One thing you will notice about the battles is the elemental field. On the top, left-hand corner, is an oval with three sections. These represent the current elements used. So, if the three sections from left to right are green, black, and red, it means that a black spell, then a red spell, and finally a green spell were used in that order. Thus, the oval fills from right to left. While this field has little relevance in most battles, you can use powerful magic attacks if all three sections are the same color. Speaking of the colors, each character is weak to the opposite color, so it is important to switch characters regularly in order to be safe from powerful magic damage.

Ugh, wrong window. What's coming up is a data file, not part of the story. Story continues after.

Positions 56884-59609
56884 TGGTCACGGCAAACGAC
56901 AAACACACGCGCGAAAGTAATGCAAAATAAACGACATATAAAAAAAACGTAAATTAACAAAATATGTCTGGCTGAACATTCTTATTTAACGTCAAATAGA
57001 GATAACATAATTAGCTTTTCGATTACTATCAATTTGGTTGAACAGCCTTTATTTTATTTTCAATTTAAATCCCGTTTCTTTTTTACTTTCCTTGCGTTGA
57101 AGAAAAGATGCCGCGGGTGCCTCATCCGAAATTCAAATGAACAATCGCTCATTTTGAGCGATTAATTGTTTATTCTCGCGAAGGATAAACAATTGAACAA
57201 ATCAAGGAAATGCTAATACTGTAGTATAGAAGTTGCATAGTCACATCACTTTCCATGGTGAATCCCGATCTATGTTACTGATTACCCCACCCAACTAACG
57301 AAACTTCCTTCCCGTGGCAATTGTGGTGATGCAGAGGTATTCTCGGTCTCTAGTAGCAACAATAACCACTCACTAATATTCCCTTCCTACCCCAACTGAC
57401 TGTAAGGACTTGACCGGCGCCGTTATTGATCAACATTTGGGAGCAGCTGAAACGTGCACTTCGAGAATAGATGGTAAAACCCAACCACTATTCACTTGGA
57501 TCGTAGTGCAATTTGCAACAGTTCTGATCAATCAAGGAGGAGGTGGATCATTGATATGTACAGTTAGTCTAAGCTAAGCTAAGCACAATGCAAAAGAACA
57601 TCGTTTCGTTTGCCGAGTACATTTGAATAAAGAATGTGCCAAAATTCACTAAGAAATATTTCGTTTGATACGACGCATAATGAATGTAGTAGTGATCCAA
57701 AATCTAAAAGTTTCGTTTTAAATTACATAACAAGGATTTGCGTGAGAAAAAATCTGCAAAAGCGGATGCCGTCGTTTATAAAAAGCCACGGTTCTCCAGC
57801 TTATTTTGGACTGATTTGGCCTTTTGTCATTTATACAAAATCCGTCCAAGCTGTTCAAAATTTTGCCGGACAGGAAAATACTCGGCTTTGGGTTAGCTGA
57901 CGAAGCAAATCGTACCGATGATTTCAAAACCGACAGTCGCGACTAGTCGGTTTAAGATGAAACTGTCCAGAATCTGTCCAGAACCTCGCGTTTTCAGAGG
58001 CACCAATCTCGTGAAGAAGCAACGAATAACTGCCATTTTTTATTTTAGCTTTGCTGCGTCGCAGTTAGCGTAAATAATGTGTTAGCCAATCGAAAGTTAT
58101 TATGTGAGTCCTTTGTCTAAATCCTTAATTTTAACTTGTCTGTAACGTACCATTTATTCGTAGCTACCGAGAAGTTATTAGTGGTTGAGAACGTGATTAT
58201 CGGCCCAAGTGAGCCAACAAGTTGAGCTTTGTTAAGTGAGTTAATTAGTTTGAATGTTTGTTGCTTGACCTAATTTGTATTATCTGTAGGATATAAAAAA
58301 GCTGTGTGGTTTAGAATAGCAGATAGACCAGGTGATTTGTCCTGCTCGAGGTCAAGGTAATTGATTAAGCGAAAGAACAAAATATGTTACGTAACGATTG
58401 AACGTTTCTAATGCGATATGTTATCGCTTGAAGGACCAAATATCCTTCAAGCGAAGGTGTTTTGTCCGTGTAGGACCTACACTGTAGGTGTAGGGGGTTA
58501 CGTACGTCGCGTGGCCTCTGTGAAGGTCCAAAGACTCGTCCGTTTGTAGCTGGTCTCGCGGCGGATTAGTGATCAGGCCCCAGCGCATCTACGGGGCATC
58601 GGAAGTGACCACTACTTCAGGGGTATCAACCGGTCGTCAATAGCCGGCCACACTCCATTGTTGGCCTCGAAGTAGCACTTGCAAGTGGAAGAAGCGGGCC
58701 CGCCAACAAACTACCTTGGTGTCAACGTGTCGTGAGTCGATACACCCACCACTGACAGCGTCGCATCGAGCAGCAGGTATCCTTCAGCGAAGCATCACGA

As you can see, the battle system is very different than from what it was in Chrono Trigger. While there are still double techs and triple techs available, everything else about the battles is different.
Despite the differences from the expected outcome, one thing remains the same: Square knows how to produce beautiful graphics. Chrono Cross sports some of the most lush, exotic locations in video game history. There were times I found myself saying, “Damn, I wish I were there right now.” Seriously, beaches, rain forests, mountains, and festive villages spread across the world of Chrono Cross. I’m jealous! I want to live there! Character models, in and out of battle, are just as beautiful. Even in comparison to systems like the PS3 and Xbox 360, the presentation of Chrono Cross is lovely to behold.
Beyond Bag Pipes.